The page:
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Featured I need some good advice and experience please

Discussion in 'General Autism Discussion' started by NiniS29, May 13, 2019.

  1. Joshua Aaron

    Joshua Aaron Just a Professional Weirdo w/Autism and ADHD

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    Welcome to the forums, @NiniS29! I hope you have a great time here!

    I also agree with this right here.
     
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  2. SolarPoweredNightOwl

    SolarPoweredNightOwl Walking contradiction

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    First and foremost, take care of yourself. Make sure you're physically safe, like that he won't hit you in a meltdown, and make sure you have a place to go, emergency fund, etc if things don't work out or end suddenly. Also, assess if you can really be happy in that relationship. Denial and refusing to get help are bad signs.

    It's crazy how much your story reminds me of my current situation, except I'm him. Whether or not I stay with her, I owe her an apology. :( I'll try and explain some things you mentioned from my perspective, but remember this is me, with my own background and other mental issues. I'm not him.

    - Those of us on the spectrum generally don't handle change well, and tend to need controlled and predictable environments. You sound extremely accommodating, so it might just be that he can't handle living with others period, which is not your fault.
    - I personally am guilty of the breaking up then changing my mind thing, typically when I get overwhelmed and feel that nothing's working, or can work, and thus it's the only logical option left. Note I suffer from depression and anxiety, too, so those probably play into it by increasing hopelessness and panic.
    - The times he won't say what's wrong or why, it's possible that he can't, because he doesn't know himself. When my partner and I got together, I had no clue I was on the spectrum. There were times I'd be upset or angry, and I knew I was being irrational but couldn't help it, and couldn't explain myself. Now that I know about my ASD I often can figure out what's bothering me, but before I couldn't.
    - You mentioned he's doing a master's degree. That burns up a lot of mental energy. We tend to lose function and can meltdown or shutdown when we're overloaded. His workload and stress of shared environment probably has him fairly close to overload most of the time. Hence being just an angry shell.

    Again, I'm not him. I'm not a psychologist either. I just wrote to share my own experience in case something was useful. Remember, we don't know if he's on the spectrum or not (and I'm not formally diagnosed, if you really want to nitpick). Anyway, good luck to you both.
     
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  3. MeghanWithAnH

    MeghanWithAnH Active Member

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    I love a good box, but I don't actually have anything to put in most boxes so they just end up piling up in my closet and drawers. Then the rational part of my brain reminds me that I'll never need all of those boxes and they're just taking up space that I don't have, so I sadly let someone get rid of them so I don't have to do it myself. I imagine that when I have more space I will own many, many boxes.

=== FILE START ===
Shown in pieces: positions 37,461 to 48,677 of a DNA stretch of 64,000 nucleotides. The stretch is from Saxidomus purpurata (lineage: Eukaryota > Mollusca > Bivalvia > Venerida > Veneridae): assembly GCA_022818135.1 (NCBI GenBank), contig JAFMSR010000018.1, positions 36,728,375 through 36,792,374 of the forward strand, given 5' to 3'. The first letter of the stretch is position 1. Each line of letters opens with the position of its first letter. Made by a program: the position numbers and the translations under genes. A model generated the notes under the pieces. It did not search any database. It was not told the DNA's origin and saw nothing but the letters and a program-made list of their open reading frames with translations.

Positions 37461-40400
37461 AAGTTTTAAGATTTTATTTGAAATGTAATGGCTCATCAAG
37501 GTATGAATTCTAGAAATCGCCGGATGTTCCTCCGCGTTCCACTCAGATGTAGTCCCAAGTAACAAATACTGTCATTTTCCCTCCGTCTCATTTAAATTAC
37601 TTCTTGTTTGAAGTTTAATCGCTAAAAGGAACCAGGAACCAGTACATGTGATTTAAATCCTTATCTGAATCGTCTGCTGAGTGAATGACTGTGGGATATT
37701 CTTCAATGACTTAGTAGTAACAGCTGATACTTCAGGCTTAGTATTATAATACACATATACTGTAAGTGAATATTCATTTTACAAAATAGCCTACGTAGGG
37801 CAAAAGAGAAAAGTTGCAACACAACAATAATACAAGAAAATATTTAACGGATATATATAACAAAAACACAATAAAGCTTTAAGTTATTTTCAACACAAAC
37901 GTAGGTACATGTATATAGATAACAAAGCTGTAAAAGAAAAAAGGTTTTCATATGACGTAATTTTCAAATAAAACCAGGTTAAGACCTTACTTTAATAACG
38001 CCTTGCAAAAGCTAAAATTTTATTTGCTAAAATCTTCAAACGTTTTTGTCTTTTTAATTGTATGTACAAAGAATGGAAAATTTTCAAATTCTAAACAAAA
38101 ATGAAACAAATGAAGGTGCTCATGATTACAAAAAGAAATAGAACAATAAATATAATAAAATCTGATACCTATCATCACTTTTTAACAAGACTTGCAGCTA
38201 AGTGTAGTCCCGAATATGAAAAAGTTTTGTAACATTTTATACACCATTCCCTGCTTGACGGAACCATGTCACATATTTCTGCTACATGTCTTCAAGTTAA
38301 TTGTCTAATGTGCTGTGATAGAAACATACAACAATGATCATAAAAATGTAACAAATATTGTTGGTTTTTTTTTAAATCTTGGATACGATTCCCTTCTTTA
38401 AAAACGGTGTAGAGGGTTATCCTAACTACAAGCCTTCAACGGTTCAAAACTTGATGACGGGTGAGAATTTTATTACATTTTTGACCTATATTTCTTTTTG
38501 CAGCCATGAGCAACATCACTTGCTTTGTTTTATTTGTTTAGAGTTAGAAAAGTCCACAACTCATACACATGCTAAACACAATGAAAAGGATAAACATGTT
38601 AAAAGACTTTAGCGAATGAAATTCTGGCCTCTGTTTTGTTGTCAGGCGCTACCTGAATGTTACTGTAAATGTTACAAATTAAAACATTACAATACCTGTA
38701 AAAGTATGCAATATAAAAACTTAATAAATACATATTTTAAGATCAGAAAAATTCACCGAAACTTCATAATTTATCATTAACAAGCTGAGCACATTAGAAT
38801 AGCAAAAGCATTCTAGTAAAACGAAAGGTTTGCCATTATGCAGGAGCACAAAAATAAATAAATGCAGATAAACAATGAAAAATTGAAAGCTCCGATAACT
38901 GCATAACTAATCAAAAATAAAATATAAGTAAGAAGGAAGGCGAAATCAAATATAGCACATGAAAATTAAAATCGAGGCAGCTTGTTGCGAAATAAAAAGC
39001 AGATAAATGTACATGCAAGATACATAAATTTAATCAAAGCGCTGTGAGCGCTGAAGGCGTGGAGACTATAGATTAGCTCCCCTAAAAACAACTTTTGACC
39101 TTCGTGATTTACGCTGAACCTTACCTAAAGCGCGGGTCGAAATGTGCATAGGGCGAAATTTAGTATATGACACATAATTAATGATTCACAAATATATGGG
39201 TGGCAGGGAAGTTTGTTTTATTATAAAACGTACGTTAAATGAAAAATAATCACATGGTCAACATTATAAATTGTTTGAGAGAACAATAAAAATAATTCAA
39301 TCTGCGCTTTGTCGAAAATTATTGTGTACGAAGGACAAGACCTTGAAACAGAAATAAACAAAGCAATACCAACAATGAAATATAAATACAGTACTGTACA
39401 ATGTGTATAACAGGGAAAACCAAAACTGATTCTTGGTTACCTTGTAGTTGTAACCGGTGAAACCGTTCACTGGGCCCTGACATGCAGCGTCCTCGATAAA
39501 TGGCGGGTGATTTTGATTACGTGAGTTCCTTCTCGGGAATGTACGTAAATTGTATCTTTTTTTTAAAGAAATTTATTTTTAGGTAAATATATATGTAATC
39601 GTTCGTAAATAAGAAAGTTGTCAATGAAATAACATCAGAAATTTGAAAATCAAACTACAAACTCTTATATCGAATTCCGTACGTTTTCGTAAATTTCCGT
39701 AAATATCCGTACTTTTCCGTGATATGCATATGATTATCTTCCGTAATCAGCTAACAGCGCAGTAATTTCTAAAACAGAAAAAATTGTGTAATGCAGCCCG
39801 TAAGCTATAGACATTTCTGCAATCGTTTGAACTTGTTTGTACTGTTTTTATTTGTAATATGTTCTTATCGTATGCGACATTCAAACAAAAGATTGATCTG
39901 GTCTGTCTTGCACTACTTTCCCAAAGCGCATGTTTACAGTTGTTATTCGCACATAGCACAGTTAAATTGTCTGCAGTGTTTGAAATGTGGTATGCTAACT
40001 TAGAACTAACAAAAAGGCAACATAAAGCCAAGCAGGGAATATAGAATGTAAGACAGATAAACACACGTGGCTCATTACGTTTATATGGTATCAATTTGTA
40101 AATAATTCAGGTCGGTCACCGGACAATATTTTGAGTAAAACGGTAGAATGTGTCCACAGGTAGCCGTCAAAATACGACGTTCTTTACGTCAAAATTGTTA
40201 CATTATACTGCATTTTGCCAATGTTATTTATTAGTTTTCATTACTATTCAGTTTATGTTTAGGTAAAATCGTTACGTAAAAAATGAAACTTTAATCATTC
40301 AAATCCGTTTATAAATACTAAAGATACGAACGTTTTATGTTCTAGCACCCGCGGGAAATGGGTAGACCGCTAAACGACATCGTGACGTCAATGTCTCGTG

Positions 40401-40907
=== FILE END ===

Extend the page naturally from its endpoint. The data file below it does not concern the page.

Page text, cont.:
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  4. MeghanWithAnH

    MeghanWithAnH Active Member

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    You said that you are living in a small space with no where for anyone to be alone, and that he's in grad school. Those two things could definitely be contributing to your problems and explain why everything has gotten worse. I'm in grad school right now too, and even my neurotypical classmates are constantly on the verge of something like a meltdown at this point in our program. If his program is also stressful then that stress could be reducing his ability to deal with stress in other areas of his life. I've also shared a very small space with other people before, and it drove me crazy. You can like someone quite well when you aren't in each other's space all the time but have nothing but stress and anger when you have no where to reliably be by yourself. He may be fine with living with someone but not in such a small space. This is especially true for someone with Aspergers. This could increase the chances of a meltdown and decrease his desire or ability for emotional connection. Finishing grad school and moving somewhere that gives you both personal space with doors could improve things a lot.

    However, he needs a better way to deal with these meltdowns than taking it out on you. If he won't consider Aspergers but does think he has anxiety, could you convince him to get professional help with the anxiety? Some methods of dealing with anxiety can also help with meltdowns and other problems related to Aspergers. If he won't do anything about it, you might try talking to a mental health professional yourself for help with this relationship. There's only so much you can do with someone who won't acknowledge that there's a problem or try to find a solution.
     
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